Nieman Foundation at Harvard
HOME
          
LATEST STORY
Cancel culture: Why do people cancel news subscriptions? We asked, they answered.
ABOUT                    SUBSCRIBE
Sept. 23, 2021, 10:57 a.m.
Business Models

The Mississippi Free Press launched early to cover the pandemic, but aims to be in nonprofit news “for the long game”

“If you seem to be an organization that’s only concerned with large donors and large foundations, you’re probably only concerned with one type of reporting.”

On the Mississippi Free Press’ birthday, publisher Kimberly Griffin headlined her summary of what the new nonprofit news organization had been up to in its first year: “Telling the truth, shaming the devil in Covid times.” She explained:

It was not our plan to start the Mississippi Free Press in March 2020 as the pandemic began. Our team dropped the first MFP stories the week of March 15 because, quite frankly, we had little choice. Covid was in our state, and our state didn’t have a plan. We reported on the hodgepodge of mask ordinances across the state, the need for equitable responses, our state’s first Covid death, and demanded data by race and gender. The soft launch, as we’d termed our plan to start the MFP, morphed into a full-blown media outlet with a packed Covid-19 archive pretty much overnight because the times called for it. The MFP was all of three weeks old when The New Yorker featured our Covid-19 coverage.

… I challenge you to find any Mississippi news outlet that’s covered our Covid crisis as thoroughly and with such urgency and impact as this one.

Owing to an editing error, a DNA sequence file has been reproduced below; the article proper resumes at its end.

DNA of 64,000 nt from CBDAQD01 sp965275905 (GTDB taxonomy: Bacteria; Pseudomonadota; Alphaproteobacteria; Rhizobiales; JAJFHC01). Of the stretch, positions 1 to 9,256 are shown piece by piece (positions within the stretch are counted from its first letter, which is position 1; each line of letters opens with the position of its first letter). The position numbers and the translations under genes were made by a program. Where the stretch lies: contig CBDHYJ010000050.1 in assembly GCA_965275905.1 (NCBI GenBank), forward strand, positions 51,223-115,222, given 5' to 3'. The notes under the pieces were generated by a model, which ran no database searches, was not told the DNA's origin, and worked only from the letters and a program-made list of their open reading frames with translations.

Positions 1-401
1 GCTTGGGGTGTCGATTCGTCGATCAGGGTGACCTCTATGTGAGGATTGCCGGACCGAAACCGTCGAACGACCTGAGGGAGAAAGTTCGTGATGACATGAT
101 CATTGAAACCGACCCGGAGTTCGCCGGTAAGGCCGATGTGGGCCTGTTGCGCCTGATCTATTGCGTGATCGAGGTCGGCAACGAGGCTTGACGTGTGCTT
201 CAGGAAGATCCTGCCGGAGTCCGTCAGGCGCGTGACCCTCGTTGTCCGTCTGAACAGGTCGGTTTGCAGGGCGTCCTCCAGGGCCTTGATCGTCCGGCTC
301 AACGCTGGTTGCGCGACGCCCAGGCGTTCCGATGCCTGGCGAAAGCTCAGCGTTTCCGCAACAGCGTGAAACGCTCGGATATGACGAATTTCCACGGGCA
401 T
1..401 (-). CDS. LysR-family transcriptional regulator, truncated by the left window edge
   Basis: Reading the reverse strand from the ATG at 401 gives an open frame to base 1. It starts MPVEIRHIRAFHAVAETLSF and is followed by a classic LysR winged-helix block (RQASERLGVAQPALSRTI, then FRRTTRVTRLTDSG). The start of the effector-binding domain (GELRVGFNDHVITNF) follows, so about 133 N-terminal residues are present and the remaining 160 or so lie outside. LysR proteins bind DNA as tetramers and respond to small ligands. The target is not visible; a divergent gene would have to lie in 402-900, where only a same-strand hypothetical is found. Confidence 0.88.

The Mississippi Free Press, cofounded by Griffin and executive director Donna Ladd, is currently a fund at the Community Foundation for Mississippi and on its way to securing its own nonprofit 501(c)(3) status. The news organization has already received support from W.K. Kellogg FoundationLocal Independent Online News (LION) Publishers, Institute for Nonprofit News, Facebook, and 975 individual donors.

This isn’t Ladd’s first time founding an independent news organization in Mississippi. When she and her partner Todd Stauffer moved back to the state and launched the ad-supported Jackson Free Press in 2002, there was plenty of room for improvement.

“We had a daily newspaper with an atrocious racist past … We had two historically Black newspapers and then newspapers that covered white parts of town,” Ladd said. The Jackson Free Press ran “on a shoestring” but was proud to be “distributed in every ZIP code and every part of town,” Ladd said.

Ladd, who has written about her mother’s illiteracy, was a club DJ, a law school drop-out, “all kinds of things” before she landed on journalism. She hails from Neshoba County, where three civil rights workers were abducted and murdered. Ladd was three years old at the time, but only learned about the killings when she was 14 and, then, only through a made-for-tv movie. Ladd considers the moment the origin story of her career.

“That’s what put me on the journalism path — and when I say journalism, I mean truth-telling,” she said. “I believe our young people have the right to know the truth and our history and how we got here.”

She’s still on the path, but said her experience at the ad-funded Jackson Free Press and conversations with nonprofit newsroom founders convinced her that now was the right time to start something new. So Ladd launched Mississippi Free Press with Griffin, a longtime colleague at The Jackson Free Press. (Stauffer still runs the Jackson Free Press and though they’re sure they don’t want to sell the paper to a corporation that would turn it into “a crappy newspaper,” they “know the industry has changed” and are “thinking very seriously” about the newspaper’s next steps.)